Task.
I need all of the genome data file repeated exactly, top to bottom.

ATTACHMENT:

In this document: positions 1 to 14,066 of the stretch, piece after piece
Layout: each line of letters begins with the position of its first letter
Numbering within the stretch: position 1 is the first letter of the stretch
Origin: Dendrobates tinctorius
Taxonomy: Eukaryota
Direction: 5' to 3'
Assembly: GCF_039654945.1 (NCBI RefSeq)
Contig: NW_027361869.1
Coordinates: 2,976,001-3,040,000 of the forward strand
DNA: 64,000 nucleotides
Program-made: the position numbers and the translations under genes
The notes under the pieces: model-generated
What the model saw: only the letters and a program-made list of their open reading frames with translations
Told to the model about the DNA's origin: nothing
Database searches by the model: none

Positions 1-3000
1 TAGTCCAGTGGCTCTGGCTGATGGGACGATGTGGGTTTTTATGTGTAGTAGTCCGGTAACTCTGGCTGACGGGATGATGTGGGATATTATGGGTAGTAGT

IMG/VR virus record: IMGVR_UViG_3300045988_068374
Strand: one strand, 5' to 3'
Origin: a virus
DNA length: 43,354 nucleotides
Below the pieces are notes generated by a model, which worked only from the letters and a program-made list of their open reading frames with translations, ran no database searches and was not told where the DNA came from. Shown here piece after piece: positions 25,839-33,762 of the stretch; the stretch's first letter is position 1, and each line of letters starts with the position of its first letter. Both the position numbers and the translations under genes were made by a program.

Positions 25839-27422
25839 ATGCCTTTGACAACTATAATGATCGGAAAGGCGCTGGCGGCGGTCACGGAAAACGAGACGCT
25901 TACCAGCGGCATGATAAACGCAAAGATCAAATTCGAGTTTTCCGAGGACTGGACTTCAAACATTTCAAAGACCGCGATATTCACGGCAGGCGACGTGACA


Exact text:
In this document: positions 1 to 14,066 of the stretch, piece after piece
Layout: each line of letters begins with the position of its first letter
Numbering within the stretch: position 1 is the first letter of the stretch
Origin: Dendrobates tinctorius
Taxonomy: Eukaryota
Direction: 5' to 3'
Assembly: GCF_039654945.1 (NCBI RefSeq)
Contig: NW_027361869.1
Coordinates: 2,976,001-3,040,000 of the forward strand
DNA: 64,000 nucleotides
Program-made: the position numbers and the translations under genes
The notes under the pieces: model-generated
What the model saw: only the letters and a program-made list of their open reading frames with translations
Told to the model about the DNA's origin: nothing
Database searches by the model: none

Positions 1-3000
1 TAGTCCAGTGGCTCTGGCTGATGGGACGATGTGGGTTTTTATGTGTAGTAGTCCGGTAACTCTGGCTGACGGGATGATGTGGGATATTATGGGTAGTAGT

IMG/VR virus record: IMGVR_UViG_3300045988_068374
Strand: one strand, 5' to 3'
Origin: a virus
DNA length: 43,354 nucleotides
Below the pieces are notes generated by a model, which worked only from the letters and a program-made list of their open reading frames with translations, ran no database searches and was not told where the DNA came from. Shown here piece after piece: positions 25,839-33,762 of the stretch; the stretch's first letter is position 1, and each line of letters starts with the position of its first letter. Both the position numbers and the translations under genes were made by a program.

Positions 25839-27422
25839 ATGCCTTTGACAACTATAATGATCGGAAAGGCGCTGGCGGCGGTCACGGAAAACGAGACGCT
25901 TACCAGCGGCATGATAAACGCAAAGATCAAATTCGAGTTTTCCGAGGACTGGACTTCAAACATTTCAAAGACCGCGATATTCACGGCAGGCGACGTGACA